Jim Moore has been involved in dairy farming for most of his life, but with the COVID-19 pandemic, he says his industry and the ones he serves have been affected.
Moore told 12 News the milk produced from his 80 cows at the Moore-Stream Farm is picked up every other day, but on Sunday, he found it wasn’t going where he thought it was.
“The milk truck driver couldn’t look me in the eye because he told me it’s going in a manure pit today,” Moore said, “Didn’t go to a processor, it got dumped in the manure pit.”
Many restaurants and bars have either closed or moved to solely delivery and pick-up options as part of New York’s fight against COVID-19.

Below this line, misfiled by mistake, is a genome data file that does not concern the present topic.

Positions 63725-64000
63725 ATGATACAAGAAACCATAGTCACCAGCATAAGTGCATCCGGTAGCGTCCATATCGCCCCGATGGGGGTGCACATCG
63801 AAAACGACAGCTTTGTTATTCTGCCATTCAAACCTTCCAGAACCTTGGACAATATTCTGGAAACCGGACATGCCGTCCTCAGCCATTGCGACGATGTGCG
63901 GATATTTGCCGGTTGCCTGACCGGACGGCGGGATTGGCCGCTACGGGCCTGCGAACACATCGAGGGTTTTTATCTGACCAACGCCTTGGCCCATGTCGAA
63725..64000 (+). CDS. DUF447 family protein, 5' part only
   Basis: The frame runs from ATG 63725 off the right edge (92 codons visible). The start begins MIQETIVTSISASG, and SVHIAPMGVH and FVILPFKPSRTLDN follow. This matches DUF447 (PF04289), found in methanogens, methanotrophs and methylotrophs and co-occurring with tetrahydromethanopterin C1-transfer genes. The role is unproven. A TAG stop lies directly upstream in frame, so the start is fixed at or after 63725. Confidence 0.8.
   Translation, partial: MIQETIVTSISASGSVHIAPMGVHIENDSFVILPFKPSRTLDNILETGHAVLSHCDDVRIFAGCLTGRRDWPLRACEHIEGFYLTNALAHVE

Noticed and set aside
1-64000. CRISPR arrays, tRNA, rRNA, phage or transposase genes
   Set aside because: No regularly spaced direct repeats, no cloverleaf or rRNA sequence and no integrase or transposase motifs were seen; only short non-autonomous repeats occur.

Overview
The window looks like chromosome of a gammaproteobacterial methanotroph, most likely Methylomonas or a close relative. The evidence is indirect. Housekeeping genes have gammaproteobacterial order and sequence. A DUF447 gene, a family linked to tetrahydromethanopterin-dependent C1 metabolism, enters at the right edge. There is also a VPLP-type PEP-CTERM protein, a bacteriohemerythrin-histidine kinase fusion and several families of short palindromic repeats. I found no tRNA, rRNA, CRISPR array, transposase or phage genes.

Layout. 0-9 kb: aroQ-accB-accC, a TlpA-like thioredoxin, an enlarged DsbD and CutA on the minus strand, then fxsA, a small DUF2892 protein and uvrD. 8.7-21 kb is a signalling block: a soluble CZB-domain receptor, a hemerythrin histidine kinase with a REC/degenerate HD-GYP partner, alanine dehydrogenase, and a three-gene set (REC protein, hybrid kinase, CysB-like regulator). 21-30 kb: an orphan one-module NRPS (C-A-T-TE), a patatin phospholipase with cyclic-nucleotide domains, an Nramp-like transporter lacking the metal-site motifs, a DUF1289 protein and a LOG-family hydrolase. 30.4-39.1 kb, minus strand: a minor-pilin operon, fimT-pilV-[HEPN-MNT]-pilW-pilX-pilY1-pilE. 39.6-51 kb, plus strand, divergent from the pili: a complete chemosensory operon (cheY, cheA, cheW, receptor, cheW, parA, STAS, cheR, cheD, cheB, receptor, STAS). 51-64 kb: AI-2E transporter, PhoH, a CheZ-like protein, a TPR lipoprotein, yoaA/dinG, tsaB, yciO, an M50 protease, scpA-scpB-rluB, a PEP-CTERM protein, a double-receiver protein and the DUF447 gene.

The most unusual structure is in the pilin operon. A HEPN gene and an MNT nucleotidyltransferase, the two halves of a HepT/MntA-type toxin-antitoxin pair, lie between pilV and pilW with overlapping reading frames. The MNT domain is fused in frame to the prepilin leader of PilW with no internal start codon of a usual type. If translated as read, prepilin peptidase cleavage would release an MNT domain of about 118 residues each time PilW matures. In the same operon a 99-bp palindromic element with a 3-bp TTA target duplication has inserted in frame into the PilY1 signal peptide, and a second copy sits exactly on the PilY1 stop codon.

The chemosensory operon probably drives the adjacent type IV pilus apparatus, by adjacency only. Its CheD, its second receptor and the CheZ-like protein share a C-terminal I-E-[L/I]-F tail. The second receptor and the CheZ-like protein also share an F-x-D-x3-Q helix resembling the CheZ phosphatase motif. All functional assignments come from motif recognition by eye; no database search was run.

But Moore says that business for restaurants and the food industry is also key for dairy farmers, and has hit his wallet hard.
“I’m scared for all the small farms. The restaurant and food industry has slowed down, they take a third of the milk products in this country,” Moore said. “From one month to the month before, I lost $2000. $2000 goes a long way to pay my fuel bill.”
Those dollars aren’t just vital for him and his farm operations, but also for business partners.
“The people I do business with count on my money to put product back in their line to sell to me,” Moore said.
But despite the frustration he has at the economy, he’s not ready to quit, but is asking for some help.
“I can’t give up yet,” Moore said. “These banks are going to have to help the farmers out, not just shut the door in your face.”